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A REPORT BY THE JAGUAR FOUNDATION

Backed by the Sony Music UK Social Justice Fund

The most comprehensive analysis of gender data in the UK dance music industry shows

  • A distinct lack of mainstream representation for female or non-binary artists in live dance music – gender equality still an issue across festival line-ups
  • Many artists feel unsafe in nightclubs and other live spaces – more to be done on safeguarding and codes of conduct

Today, The Jaguar Foundation has released the findings of its report, Progressing Gender Representation In UK Dance Music, which sets out to provide both qualitative and quantitative data into gender balance in UK dance music, using research from a range of artists and industry executives.

Read the report here.

The Foundation was set up by international DJ, broadcaster and host of BBC Introducing on Radio 1 Dance, Jaguar, in 2020 following her creation of the Future 1000 DJs programme with Future DJs (now Virtuoso) to improve the pipeline of female, trans and non-binary talent in dance music. Jaguar’s mission is to encourage girls and minority genders to consider a career in dance music, help teach the technical skills needed to a wider cohort of people and break down real or perceived barriers to entry.

The report found evidence supporting long-held beliefs about gender disparity in dance music – across the live industry, radio airplay, streaming platforms and in the gender balance of music organisation employees – as well as exploring a number of other discriminatory issues that female and non-binary people face.

This report comes at a critical time, with the 2022 International Music Summit (IMS) reporting that UK dance/electronic music is increasing as a share of people’s listening for the first time in eight years, predicting the start of a new growth cycle. The global dance industry’s value is estimated at $6 billion but despite this, female and non-binary people still face multiple challenges to overcome as non-male artists in the dance music scene.

The report found qualitative evidence that highlights a lack of mainstream representation for female or non-binary artists. Just 5% of dance music that featured in the UK charts had exclusively female or non-binary artists as the primary artist and feature. A similar pattern is evident across radio airplay, with less than 1% of the top 200 airplay tracks across 2020-21 of twelve UK radio stations being only female or non-binary artists, as well as across Spotify’s key electronic music playlists which featured just 25% of female-fronted electronic music artists.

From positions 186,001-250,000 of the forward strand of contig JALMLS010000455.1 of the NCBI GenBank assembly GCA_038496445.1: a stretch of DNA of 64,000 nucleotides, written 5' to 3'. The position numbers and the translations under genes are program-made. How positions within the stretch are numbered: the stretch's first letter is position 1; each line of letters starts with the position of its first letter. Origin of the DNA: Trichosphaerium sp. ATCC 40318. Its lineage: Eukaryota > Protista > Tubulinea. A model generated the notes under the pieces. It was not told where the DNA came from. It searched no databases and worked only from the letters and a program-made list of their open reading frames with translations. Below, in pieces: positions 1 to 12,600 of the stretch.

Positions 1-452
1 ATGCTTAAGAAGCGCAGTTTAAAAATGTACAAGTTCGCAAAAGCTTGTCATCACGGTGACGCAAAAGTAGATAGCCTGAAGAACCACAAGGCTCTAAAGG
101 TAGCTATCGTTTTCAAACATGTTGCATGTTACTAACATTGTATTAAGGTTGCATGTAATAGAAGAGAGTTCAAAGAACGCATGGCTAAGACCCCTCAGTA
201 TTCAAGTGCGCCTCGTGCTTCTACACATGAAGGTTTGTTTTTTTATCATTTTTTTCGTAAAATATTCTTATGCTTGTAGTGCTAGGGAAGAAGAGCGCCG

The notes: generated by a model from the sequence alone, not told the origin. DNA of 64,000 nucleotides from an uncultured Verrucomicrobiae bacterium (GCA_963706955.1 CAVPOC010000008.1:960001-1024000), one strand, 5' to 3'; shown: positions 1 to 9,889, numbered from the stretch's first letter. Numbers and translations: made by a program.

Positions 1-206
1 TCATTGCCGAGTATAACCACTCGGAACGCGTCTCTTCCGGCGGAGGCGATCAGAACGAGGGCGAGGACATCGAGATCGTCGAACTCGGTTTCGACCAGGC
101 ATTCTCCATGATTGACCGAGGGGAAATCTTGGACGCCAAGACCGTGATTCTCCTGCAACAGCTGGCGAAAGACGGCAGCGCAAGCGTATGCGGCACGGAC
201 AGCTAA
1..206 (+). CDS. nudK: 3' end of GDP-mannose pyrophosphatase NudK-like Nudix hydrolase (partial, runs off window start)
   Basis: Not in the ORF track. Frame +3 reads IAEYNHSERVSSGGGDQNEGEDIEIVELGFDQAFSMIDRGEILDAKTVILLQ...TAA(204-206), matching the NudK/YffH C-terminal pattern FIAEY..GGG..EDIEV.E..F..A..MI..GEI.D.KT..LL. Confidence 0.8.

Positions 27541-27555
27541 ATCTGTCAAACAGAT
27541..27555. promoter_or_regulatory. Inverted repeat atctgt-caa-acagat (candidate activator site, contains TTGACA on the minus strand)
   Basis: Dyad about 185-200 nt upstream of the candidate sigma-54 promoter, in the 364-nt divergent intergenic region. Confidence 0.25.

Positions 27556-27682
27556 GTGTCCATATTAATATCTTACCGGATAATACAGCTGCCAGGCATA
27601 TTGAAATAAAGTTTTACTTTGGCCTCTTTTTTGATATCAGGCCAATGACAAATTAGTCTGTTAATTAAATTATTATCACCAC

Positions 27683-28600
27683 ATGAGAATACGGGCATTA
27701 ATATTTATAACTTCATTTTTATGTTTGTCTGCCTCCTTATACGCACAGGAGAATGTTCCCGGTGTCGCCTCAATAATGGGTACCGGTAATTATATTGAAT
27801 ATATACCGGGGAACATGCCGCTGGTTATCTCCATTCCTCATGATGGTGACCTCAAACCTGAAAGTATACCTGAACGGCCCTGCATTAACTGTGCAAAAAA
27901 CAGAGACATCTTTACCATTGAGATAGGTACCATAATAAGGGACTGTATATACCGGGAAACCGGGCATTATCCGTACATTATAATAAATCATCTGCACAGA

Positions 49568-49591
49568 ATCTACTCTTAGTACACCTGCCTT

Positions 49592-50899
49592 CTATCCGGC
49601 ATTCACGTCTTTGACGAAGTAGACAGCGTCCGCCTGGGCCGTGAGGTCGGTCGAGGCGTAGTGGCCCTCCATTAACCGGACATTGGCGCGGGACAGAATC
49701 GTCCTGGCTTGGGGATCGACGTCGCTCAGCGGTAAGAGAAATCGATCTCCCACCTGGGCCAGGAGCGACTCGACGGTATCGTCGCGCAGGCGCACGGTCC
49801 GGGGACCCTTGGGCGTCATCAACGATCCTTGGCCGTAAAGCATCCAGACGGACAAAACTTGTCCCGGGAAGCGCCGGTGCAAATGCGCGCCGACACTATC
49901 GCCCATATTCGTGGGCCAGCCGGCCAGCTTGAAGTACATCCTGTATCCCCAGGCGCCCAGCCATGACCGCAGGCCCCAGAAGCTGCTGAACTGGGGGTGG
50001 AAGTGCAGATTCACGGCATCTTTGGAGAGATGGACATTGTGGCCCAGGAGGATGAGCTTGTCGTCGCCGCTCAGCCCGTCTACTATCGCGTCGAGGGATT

The Jaguar Foundation report also explores how important the live ecosystem is to dance music, and how it offers fewer opportunities for artists of non-male genders and minority backgrounds. Although the overall gender split of employees within the UK live industry (including event companies, ticket agents, talent agencies, media companies and record labels) isn’t hugely unbalanced, but males occupy 63% of senior roles compared to the 37% for females. This highlights that key decision-making roles at the top remain dominated by males.

The artists and executives interviewed also reported a range of challenging obstacles and issues – from a lack of safe spaces or regulations in venues, to tokenistic lineups, to sometimes huge disparity in pay between men and other genders – describing the live ecosystem as still a “boys’ club”.

Michelle Manetti, DJ, promoter & producer said:

“This lack of female representation in prominent artist roles, especially as headliners, make it less likely fsor others to consider it as a career. In technical roles like music production, there is a very low precedent for visible representation.”

Other key findings include:

  • A number of issues, such as the risk of sexual harassment or objectification, late night-travel (often solo) and intoxicated crowds, lead to marginalised genders feeling unsafe when attending and working in live spaces.
  • There is a continued pressure from the ‘male gaze’ that impacts the female image, both in person and online, with women in music being judged more on their appearance than men. Ageism is also more of an issue for women than men, reflecting wider societal issues.